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Action Research     16

the school or district.  The majority of students arrived to school via the Metro transit system.  I also arrived to school everyday with my students via the metro.  The years in which this study was conducted were my fourth and fifth years of teaching science to secondary students, my second and third year at California Academy for Liberal Studies High School, and my first and second years of a masters degree in secondary education program at California State University at Northridge.

The classroom setting was a semi-science lab.  The space was large with plenty of room to house each of the four classes, which averaged 24 students per class section.  The school resides in the financial district of downtown on the third and fourth floors of an office building.  The attendance of the school at the time of study was 300-320 students.  The communities the students resided in varied from Northeast Los Angeles (Eagle Rock) to South LA (Compton) geographically and from fairly affluent (Mount Washington) to low-income (Cypress Park) economically.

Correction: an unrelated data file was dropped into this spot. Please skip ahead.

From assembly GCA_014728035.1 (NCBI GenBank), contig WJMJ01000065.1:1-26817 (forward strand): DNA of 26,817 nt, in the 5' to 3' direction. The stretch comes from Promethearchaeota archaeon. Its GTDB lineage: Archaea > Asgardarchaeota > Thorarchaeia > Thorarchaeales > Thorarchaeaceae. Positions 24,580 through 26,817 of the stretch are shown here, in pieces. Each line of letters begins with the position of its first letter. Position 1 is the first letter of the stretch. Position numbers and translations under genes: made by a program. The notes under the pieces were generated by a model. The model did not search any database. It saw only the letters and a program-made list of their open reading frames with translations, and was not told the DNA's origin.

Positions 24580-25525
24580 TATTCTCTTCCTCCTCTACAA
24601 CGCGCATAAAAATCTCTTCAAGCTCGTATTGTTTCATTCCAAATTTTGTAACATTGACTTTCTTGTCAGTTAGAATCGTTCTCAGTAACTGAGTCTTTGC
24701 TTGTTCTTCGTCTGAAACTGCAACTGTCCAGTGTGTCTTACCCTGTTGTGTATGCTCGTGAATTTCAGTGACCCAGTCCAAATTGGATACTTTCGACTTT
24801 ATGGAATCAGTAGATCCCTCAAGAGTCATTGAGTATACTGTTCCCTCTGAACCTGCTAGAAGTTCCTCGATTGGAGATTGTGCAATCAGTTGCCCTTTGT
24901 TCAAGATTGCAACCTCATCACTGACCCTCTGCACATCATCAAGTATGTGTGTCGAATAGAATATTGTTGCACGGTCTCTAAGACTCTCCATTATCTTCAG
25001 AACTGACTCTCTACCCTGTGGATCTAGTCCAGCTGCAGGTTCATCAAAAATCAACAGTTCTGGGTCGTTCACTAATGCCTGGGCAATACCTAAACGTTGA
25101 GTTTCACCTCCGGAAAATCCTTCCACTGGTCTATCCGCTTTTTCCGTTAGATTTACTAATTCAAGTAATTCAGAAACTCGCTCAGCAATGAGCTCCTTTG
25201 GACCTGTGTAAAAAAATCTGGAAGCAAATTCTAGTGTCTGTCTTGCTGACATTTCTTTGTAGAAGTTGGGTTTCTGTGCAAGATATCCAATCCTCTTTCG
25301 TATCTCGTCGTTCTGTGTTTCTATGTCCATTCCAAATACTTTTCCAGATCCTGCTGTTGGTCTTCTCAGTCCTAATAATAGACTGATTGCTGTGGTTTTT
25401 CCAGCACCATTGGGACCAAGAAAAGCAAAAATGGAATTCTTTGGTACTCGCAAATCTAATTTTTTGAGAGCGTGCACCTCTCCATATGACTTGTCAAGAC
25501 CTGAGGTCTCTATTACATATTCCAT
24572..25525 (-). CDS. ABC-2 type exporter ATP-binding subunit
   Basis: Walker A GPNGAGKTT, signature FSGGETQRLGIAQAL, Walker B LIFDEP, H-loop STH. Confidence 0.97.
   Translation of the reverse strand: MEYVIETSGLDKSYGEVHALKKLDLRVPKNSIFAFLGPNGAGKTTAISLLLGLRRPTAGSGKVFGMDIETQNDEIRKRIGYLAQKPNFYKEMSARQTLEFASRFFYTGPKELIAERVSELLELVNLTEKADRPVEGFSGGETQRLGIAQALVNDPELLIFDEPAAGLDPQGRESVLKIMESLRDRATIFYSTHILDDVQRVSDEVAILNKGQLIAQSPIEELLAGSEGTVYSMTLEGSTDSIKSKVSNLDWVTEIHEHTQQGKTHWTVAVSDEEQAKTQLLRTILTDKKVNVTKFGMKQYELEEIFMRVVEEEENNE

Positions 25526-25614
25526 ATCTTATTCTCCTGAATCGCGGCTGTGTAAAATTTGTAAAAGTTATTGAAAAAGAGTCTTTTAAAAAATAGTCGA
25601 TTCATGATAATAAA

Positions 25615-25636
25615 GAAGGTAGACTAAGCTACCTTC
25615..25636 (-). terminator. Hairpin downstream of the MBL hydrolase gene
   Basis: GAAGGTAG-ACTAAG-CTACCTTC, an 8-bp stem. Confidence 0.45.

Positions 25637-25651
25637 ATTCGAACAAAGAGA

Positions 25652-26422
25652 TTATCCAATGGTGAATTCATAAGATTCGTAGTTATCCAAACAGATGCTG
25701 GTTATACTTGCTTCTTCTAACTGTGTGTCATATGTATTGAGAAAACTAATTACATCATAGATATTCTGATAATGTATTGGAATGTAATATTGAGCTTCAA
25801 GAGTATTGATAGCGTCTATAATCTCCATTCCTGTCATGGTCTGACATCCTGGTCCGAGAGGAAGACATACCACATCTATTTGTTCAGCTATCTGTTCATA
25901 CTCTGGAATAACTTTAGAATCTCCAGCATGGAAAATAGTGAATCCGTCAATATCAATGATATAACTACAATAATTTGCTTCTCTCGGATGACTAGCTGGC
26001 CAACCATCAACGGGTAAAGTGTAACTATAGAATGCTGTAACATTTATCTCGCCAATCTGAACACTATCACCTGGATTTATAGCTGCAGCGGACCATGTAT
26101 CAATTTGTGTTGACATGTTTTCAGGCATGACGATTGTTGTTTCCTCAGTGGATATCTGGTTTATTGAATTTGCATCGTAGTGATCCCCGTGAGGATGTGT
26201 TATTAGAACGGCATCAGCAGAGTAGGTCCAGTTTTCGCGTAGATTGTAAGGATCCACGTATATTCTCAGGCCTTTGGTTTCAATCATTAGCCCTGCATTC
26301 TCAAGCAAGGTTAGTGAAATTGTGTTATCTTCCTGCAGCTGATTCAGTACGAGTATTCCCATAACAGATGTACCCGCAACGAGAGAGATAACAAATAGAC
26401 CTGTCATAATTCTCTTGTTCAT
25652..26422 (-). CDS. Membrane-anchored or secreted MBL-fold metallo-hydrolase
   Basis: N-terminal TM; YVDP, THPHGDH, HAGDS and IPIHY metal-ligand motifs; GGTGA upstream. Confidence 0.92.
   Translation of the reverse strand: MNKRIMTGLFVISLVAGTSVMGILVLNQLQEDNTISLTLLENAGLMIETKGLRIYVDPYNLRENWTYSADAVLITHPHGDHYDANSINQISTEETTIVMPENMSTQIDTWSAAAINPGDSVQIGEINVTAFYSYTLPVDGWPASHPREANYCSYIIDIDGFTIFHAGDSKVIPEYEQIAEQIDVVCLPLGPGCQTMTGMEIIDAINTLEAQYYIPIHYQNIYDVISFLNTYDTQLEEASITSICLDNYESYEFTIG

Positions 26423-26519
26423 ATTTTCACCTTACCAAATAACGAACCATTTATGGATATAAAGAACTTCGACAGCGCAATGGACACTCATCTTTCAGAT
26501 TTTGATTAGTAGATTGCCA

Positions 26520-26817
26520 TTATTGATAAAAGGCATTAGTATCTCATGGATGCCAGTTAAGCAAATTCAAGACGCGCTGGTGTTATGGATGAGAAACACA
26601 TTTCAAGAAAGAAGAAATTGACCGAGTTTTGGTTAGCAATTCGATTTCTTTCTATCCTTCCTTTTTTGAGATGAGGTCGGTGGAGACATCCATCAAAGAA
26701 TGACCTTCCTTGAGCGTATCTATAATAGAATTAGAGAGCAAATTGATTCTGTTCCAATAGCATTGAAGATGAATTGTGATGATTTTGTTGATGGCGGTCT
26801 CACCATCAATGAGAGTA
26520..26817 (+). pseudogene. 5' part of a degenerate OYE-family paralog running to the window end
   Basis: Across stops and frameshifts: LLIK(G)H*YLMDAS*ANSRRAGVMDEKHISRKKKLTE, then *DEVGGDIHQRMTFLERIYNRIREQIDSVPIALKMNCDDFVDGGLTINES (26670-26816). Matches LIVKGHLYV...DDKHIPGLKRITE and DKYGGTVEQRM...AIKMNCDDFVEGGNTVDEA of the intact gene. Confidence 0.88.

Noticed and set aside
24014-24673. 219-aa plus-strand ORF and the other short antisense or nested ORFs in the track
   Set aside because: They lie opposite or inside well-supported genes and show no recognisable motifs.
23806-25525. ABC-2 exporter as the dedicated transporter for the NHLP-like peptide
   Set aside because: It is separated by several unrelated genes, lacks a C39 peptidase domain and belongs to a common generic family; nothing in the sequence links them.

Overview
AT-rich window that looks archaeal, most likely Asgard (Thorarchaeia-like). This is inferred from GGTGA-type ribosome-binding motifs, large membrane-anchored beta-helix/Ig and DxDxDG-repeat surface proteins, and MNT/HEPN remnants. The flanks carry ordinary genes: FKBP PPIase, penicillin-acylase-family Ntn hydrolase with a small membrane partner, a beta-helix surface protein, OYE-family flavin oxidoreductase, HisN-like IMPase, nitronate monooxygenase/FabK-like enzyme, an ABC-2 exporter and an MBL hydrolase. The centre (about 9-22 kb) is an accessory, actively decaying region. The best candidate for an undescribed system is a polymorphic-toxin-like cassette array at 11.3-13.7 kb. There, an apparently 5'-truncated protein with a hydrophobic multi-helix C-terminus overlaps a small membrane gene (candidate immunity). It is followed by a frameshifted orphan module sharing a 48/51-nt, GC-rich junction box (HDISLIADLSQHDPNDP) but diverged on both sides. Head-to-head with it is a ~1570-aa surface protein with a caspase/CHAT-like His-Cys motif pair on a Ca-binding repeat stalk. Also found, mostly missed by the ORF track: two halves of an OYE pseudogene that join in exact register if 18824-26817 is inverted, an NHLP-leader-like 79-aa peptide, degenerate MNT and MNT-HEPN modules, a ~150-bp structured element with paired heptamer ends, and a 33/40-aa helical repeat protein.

My materials used in my research included the Oceanography curriculum I developed with fellow charter school employee Brigid Morales.  Excerpts from texts included Introductory Oceanography, An Introduction to the World’s Oceans, Geology: Earth, the Environment, and Modern Earth Science.  The field locations for Oceanography students included Malibu Lagoon, Malibu Creek State Park, Pt Dume, and Zuma Beach.  The website includes all curriculum materials, documents, and lesson plans and can be found online at: http://www.csun.edu/~aes15831/subjects/Oceanography/index.html.  Topics of study for the class were based on the California State Standards.  Questions investigated for best practices fieldwork were student generated and teacher approved.

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